Medical advances only arise from collaboration and mutual understanding between academia and health-care, politics and the private sector. The academic community is aware of its responsibility to deliver results based on a strong collaborative approach to improve global health. This comprises basic and preclinical research and the development of new therapies, but also increasingly the delivery of health services. The burning medical questions and health issues of our time need immediate scientific answers without delay. How can we reorganize the academic system to increase translational efficiency between academic medicine, industry and operational actors of the health care system? Effective incentives are needed for the development of “vulnerable” drug classes, e.g. antibiotics and of medical innovations for diseases of global health importance. What mechanisms do we need and how can the innovation process be accelerated? How can we realize adequate adaption of therapeutics to fit local conditions? What mechanisms and collaboration models do we need to tackle the health threat caused by counterfeit drugs?
Strengthening Health Systems
Strong health systems are the basis of all development. Governments around the world are struggling with the challenges of providing good-quality healthcare under conditions of increasing financial constraints. Evidence on which to base sound rational decisions is in short supply. Critical shortages, an inadequate skill-mix and an uneven geographical distribution of the health workforce pose major barriers to achieving the health-related Millennium Development Goals (MDGs). The essential prerequisites of good health systems are a solid basis of public health education and adequate training of the health work-force. Information and communication technologies offer exciting innovative tools for many healthcare sectors. In addition, society and the media have to take much greater responsibility for the promotion of health and the prevention of diseases.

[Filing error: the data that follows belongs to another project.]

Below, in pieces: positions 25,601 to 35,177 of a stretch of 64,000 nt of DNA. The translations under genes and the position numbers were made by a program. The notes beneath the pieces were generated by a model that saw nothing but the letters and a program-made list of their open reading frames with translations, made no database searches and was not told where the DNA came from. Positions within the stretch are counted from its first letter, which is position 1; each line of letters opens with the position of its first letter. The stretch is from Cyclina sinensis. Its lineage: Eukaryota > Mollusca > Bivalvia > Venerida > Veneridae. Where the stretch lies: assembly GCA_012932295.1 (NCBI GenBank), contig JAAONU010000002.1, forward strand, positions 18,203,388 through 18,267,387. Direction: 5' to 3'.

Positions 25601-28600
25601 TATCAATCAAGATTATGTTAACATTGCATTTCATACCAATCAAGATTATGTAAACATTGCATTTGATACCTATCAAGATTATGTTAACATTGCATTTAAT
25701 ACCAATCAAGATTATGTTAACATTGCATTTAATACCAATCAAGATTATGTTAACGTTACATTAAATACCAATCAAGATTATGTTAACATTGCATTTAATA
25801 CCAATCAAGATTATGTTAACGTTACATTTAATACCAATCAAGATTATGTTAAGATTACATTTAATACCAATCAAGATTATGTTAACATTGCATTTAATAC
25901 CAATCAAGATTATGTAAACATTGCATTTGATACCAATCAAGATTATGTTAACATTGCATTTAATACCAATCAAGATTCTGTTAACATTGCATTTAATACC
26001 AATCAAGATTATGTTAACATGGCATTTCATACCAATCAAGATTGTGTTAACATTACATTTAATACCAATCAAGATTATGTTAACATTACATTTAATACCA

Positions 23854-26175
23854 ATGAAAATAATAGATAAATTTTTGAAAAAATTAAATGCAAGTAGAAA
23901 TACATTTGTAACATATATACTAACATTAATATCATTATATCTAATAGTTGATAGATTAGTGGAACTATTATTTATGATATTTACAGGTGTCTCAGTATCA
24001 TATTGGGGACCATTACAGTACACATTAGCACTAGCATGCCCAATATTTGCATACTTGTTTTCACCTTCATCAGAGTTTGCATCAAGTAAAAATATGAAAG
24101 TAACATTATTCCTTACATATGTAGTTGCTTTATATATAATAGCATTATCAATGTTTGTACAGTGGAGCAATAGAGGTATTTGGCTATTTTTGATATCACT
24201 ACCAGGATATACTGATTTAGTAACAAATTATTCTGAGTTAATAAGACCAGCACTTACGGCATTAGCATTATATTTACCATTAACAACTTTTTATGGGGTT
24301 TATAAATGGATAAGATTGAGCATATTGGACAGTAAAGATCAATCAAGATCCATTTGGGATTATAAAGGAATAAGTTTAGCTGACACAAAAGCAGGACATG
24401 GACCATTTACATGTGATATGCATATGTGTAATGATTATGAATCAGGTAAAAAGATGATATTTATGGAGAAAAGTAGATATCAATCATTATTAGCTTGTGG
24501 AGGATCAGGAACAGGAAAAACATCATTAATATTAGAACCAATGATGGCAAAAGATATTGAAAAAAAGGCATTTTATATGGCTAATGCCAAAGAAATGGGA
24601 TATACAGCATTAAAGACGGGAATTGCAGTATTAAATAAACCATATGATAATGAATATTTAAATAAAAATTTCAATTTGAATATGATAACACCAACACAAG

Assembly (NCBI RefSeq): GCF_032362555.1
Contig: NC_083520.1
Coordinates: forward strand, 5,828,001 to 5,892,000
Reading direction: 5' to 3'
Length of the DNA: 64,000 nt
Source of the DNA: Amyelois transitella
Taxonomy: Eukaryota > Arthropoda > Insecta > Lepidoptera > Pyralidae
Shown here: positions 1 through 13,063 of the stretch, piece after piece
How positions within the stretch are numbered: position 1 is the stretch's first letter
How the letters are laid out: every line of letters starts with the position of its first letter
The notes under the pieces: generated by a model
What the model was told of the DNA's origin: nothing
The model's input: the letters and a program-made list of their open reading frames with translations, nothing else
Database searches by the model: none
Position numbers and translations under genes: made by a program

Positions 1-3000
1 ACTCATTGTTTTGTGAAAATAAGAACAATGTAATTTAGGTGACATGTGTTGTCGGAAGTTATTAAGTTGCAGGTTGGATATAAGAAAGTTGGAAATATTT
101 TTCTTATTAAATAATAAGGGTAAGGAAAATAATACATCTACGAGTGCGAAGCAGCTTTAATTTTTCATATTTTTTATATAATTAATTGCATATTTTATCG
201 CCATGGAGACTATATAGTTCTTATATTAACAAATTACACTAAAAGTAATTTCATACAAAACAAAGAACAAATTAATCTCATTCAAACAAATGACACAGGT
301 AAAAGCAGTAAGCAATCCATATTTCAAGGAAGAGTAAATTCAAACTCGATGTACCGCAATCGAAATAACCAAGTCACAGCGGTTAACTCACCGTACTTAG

Good health governance has always been of the utmost importance. Evidence in this field is still weak. No country has yet discovered an ideal health-service model. Therefore the links between evidence and policy on all levels (national and international) need to be strengthened. How must innovative models of effective health collaboration and surveillance systems be shaped to tackle global challenges such as the increase of chronic diseases or the health consequences of global warming and degraded environment and urbanization? How can we control the various structural, socio-cultural and economic determinants of health? These are some of the important topics on tomorrow´s agenda.
The World Health Summit is the world’s foremost meeting of researchers, physicians, politicians and stake holders within the healthcare system. It takes place every year, with its second instalment in October 2010 in Berlin.
World Health Summit 2012, October 21-24.
World Health Summit 2011, Langenbeck-Virchow-Haus, Berlin Germany
- Top-level researchers and members of the scientific community
- High-profile political decision-makers and society opinion leaders
- Executives and representatives from the health care system
- Leaders of the health-related industry and technology sector